How many people do you know who pay three health insurance premiums to three plans? The only ones I know have gray hair.
They pay one premium to Medicare itself, another for Medigap insurance (to plug many of the holes in Medicare), and a third for drug coverage (Part D).
Even after all that, senior citizens still do not have the health insurance coverage the average person under age 65 has. The elderly and the disabled on Medicare potentially face bankrupting medical bills if they need expensive drugs or if they have a long hospital stay.
One unsuspecting victim of Medicare’s byzantine reimbursement formulas is Rita Moore, a 65-year-old kidney cancer patient. She was stunned when a pharmacist told her that a month’s supply of chemotherapy pills would cost her $2,400. That’s more than her income!
Moore is not alone. One recent study found that one in every six beneficiaries is not filling a prescription. All too often these are not drugs for which it is appropriate for patients to exercise discretion; instead, they are the treatment of choice for life-threatening conditions. Consider that:
• While almost 16 percent of Medicare beneficiaries do not fill their initial oral cancer drug prescriptions, the figure is only 9 percent for patients with private insurance.
• While 46 percent of Medicare beneficiaries face drug copayments of $500 or more, only 11 percent of privately insured patients face copayments that high.
• And, among all patients with $500 or higher out-of-pocket charges, one in four cancer patients do not fill their prescriptions!
Three developments in health policy make this condition especially surprising:
• First, remember when President Obama encouraged everyone to send the White House their horror stories about insurance company abuses? That invitation apparently didn’t apply to Medicare.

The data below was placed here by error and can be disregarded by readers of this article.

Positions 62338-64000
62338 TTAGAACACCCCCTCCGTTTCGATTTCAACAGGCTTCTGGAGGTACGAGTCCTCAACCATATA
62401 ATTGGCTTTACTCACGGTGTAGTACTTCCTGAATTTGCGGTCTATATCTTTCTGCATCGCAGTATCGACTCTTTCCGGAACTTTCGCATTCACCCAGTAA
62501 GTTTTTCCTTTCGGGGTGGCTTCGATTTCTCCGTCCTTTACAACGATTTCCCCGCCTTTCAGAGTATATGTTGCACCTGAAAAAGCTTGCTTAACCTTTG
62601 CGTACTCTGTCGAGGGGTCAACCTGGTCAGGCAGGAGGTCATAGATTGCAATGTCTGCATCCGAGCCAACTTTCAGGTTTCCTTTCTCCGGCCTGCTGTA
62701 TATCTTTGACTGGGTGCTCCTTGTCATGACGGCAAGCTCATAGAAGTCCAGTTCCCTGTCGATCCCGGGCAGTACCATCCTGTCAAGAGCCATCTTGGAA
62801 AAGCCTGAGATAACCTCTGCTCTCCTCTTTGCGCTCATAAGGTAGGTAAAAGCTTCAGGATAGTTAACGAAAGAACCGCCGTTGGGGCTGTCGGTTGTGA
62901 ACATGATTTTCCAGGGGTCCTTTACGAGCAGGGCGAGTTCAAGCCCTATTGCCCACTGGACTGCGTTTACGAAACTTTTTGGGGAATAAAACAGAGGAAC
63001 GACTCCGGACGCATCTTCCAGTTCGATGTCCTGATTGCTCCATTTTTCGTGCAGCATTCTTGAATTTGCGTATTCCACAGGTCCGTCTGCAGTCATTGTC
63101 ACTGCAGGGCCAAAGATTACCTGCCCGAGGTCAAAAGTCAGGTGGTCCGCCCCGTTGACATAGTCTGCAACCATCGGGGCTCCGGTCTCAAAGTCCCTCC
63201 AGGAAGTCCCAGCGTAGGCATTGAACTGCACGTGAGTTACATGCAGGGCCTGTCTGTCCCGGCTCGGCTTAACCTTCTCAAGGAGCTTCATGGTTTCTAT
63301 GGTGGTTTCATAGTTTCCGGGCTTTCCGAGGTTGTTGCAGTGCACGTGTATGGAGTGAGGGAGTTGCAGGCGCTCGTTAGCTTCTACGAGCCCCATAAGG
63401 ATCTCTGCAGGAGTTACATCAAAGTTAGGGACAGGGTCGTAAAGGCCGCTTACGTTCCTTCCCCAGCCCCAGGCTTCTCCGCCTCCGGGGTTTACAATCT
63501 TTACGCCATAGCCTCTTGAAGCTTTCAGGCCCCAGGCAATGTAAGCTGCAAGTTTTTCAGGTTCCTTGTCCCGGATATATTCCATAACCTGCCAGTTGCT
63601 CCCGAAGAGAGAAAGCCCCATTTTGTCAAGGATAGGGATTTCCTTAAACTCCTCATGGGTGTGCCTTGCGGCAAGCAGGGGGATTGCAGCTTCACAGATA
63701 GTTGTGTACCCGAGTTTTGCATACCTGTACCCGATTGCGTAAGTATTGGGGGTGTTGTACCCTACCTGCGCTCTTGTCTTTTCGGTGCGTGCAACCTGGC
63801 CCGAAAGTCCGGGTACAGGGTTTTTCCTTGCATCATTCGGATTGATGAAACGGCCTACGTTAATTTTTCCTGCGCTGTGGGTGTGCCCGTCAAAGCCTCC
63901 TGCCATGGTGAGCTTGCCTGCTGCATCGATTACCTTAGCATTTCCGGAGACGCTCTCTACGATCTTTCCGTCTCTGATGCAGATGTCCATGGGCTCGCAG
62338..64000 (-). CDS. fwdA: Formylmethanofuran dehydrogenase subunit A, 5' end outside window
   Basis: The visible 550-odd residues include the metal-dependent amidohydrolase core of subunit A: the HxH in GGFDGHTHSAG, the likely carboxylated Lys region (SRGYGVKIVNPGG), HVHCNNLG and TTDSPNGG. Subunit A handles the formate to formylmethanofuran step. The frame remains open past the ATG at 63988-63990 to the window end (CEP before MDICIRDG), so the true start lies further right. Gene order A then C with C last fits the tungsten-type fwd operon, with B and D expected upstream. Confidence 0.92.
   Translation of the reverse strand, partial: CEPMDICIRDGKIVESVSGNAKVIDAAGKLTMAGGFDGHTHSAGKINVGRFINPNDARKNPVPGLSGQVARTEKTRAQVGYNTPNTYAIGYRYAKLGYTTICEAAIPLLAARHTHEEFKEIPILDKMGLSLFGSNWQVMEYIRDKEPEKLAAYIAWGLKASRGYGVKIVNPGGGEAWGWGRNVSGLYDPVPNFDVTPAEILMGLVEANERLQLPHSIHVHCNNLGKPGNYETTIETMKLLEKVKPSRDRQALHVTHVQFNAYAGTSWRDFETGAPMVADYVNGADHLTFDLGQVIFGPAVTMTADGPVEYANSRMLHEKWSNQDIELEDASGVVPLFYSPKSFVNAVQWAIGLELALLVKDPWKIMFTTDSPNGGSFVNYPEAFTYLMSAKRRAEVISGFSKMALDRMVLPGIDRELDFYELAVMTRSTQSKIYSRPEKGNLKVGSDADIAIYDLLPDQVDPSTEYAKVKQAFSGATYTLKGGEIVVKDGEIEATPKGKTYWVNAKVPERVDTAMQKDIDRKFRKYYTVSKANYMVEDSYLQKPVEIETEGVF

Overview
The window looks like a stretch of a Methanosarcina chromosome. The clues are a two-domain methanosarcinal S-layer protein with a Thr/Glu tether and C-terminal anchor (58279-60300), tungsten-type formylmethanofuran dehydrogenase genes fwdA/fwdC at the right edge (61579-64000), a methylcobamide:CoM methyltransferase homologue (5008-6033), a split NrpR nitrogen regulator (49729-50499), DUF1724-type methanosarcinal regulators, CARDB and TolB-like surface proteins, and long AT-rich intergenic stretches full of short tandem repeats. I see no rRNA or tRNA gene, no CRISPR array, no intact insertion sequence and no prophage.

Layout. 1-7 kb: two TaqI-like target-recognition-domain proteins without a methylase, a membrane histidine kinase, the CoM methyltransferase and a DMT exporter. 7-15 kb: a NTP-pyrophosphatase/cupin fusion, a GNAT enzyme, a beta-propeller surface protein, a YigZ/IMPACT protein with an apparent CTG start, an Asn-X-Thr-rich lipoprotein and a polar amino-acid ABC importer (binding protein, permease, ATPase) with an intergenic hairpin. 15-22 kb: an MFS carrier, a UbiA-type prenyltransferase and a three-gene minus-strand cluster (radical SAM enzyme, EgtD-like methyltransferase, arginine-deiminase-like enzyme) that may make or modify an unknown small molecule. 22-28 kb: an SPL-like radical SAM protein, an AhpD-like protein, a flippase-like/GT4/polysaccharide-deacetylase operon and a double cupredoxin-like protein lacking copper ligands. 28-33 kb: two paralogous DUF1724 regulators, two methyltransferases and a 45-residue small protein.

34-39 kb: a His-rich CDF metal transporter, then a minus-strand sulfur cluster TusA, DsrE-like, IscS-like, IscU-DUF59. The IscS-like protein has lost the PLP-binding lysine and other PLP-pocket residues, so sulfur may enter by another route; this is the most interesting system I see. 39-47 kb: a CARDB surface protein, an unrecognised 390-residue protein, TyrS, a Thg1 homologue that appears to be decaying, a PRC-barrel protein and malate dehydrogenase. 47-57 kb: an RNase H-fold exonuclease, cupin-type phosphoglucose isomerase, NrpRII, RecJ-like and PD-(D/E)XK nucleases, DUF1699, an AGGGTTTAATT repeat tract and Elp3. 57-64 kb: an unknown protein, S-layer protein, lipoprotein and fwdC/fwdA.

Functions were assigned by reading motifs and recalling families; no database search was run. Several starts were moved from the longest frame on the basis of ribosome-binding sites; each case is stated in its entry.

• Second, remember Barack Obama’s promise that Americans will no longer have to live in fear of bankruptcy from crushing medical bills? Turns out, that promise also only applied to young people.
• Third, the administration has missed no opportunity to remind everyone that the Affordable Care Act (ObamaCare) added new Medicare benefits (a free annual checkup, other preventive tests, etc.) that almost all seniors could easily afford to pay for out of pocket. Yet the act did nothing about their vulnerability to tens of thousands of dollars of catastrophic costs.
John C. Goodman is President and CEO of the National Center for Policy Analysis, Senior Fellow at The Independent Institute, and author of the acclaimed book, Priceless: Curing the Healthcare Crisis. The Wall Street Journal and National Journal, among other media, have called him the "Father of Health Savings Accounts." He is also the Kellye Wright Fellow in health care. The mission of the Wright Fellowship is to promote a more patient-centered, consumer-driven health care system.
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